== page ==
A fast, dumb JSON serialization approach for Rails

Nowadays there are some great gems to generate your JSON responses. ActiveModel::Serializers (my preferred solution), Jbuilder and RABL (bit obscure syntax and some pitfalls).

At the moment I have to build an API which is not restful and the responses contain hundreds to thousands of serialized objects. I tried all of the above gems and realized that it's quite painful to build highly customized data structures that are not tightly coupled to the objects. Don't get me wrong - it can be achieved, but the complexity of the syntax and hacks just didn't feel right.

Here is a simple approach, that fitted really nice into my scenario:
I built a service object for the JSON serialization.

# note: this data structure is very easy and could be easily done with the help of a gem. just chosen for the sake of simplicity!

class Api::V1::MySpecialJsonService  
  # pass in the needed params from the controller here
  def initialize(params)
    @foo = params[:foo]
  end

  def as_json(options={})
    {
      series: set_series,
      people: set_people,
      categoryTags: []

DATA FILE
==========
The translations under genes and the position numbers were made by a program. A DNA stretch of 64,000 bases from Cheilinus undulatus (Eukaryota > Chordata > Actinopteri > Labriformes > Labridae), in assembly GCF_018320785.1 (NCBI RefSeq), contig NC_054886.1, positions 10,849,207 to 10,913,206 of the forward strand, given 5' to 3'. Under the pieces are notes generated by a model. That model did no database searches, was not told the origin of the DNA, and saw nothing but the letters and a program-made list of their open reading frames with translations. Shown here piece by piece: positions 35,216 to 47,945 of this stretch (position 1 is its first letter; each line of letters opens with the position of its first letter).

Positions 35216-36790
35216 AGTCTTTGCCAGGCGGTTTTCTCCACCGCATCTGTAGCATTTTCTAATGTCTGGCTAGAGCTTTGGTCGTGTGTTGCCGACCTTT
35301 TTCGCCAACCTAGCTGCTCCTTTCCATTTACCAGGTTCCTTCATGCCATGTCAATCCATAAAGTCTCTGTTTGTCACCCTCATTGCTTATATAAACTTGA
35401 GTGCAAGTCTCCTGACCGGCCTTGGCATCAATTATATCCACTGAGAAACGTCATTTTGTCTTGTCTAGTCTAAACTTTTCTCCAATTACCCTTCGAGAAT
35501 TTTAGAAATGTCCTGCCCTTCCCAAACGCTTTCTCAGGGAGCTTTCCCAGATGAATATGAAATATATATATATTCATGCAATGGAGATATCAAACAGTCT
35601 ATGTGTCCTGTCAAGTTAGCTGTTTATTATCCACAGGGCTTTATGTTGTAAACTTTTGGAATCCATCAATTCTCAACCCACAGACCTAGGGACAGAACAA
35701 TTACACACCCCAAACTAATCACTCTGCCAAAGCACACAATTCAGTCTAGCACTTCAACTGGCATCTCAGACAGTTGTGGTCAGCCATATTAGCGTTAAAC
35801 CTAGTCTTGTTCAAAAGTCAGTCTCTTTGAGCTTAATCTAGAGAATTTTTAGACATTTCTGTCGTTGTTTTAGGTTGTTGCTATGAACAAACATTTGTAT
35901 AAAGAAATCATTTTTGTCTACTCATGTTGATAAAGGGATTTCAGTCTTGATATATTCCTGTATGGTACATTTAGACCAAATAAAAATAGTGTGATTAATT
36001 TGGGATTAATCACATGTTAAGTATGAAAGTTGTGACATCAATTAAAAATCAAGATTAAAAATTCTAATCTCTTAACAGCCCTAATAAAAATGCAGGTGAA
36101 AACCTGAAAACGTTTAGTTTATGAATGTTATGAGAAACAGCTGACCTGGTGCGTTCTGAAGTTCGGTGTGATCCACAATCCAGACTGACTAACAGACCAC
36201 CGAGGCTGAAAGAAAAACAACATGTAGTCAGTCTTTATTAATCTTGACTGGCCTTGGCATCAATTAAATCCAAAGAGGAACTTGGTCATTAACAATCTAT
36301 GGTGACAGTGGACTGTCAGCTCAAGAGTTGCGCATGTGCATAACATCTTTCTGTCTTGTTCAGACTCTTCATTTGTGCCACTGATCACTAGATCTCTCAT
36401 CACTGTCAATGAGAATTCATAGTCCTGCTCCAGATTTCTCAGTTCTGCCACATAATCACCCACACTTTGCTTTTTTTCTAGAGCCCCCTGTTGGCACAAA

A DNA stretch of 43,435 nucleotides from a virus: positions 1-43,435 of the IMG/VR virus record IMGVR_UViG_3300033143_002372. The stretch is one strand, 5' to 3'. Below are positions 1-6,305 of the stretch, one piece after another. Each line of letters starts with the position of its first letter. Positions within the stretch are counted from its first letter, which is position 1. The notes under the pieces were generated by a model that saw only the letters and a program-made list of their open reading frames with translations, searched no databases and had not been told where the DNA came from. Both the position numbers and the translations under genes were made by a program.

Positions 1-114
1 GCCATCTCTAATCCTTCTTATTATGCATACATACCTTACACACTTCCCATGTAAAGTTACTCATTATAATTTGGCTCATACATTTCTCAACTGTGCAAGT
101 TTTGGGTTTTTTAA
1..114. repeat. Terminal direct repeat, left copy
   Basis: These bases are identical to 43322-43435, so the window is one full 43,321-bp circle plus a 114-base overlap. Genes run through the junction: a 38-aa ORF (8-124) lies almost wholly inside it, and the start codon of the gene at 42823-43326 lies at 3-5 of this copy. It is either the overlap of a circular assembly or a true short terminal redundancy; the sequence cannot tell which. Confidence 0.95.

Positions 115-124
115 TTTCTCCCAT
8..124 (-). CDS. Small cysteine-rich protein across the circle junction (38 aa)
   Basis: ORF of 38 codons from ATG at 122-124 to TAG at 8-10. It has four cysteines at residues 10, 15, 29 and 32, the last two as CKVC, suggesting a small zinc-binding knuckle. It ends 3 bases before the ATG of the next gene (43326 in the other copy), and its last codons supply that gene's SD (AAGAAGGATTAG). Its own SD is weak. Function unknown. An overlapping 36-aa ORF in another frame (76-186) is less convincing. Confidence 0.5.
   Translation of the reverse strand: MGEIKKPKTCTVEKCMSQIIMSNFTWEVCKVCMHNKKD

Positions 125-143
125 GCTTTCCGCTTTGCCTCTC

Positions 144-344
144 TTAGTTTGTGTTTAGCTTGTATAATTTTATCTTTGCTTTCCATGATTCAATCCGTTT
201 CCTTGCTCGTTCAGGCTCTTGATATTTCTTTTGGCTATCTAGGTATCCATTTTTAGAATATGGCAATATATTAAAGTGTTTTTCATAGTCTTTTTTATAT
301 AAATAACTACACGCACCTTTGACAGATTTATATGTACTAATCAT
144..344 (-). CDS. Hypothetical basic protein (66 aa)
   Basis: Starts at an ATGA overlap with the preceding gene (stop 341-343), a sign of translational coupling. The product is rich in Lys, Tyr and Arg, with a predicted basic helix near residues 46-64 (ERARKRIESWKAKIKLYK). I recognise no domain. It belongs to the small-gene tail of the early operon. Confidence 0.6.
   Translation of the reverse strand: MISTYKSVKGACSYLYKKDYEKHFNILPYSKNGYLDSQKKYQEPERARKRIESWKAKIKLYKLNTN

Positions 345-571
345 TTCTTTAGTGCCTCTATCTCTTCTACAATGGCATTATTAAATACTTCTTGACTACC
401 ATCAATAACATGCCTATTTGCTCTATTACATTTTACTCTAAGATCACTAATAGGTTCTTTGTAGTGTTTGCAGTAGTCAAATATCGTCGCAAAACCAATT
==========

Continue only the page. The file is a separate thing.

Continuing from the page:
}
  end

  private

  def set_series
    series = []
    Franchise.all.each do |franchise|
      series << {
        id:            franchise.id.to_s,
        urlKey:        franchise.identifier,
        type:          'series',
        original_name: franchise.original_name
      }
    end
    series
  end

  def set_people
    people = []
    collection = @foo ? People.all : People.some_scope
    collection.each do |person|
      people << {
        id:            person.id.to_s,
        urlKey:        person.id.to_s,
        type:          'person',
        original_name: person.name
      }
    end
    people
  end
end  

And in the controller you just have to instantiate the service object and pass it to the render method. It will call as_json on the service object automatically.

# some controller

def index  
  response = Api::V1::MySpecialJsonService.new(params)
  render json: response
end  

In terms of speed this approach is also faster as using a gem - it's just pure Ruby and there is no other layer involved.

The service object can be tested perfectly via RSpec, integrations tests involving routing and controller can be done via Rspec request specs. A cool blog post on request specs from Matthew Lehner can be found here.

My advise:

Use ActiveModel::Serializers at RESTful API's. Use serialization service objects for highly customizable structures.

You can also use a gem and the service object approach together and choose per method which one fits better!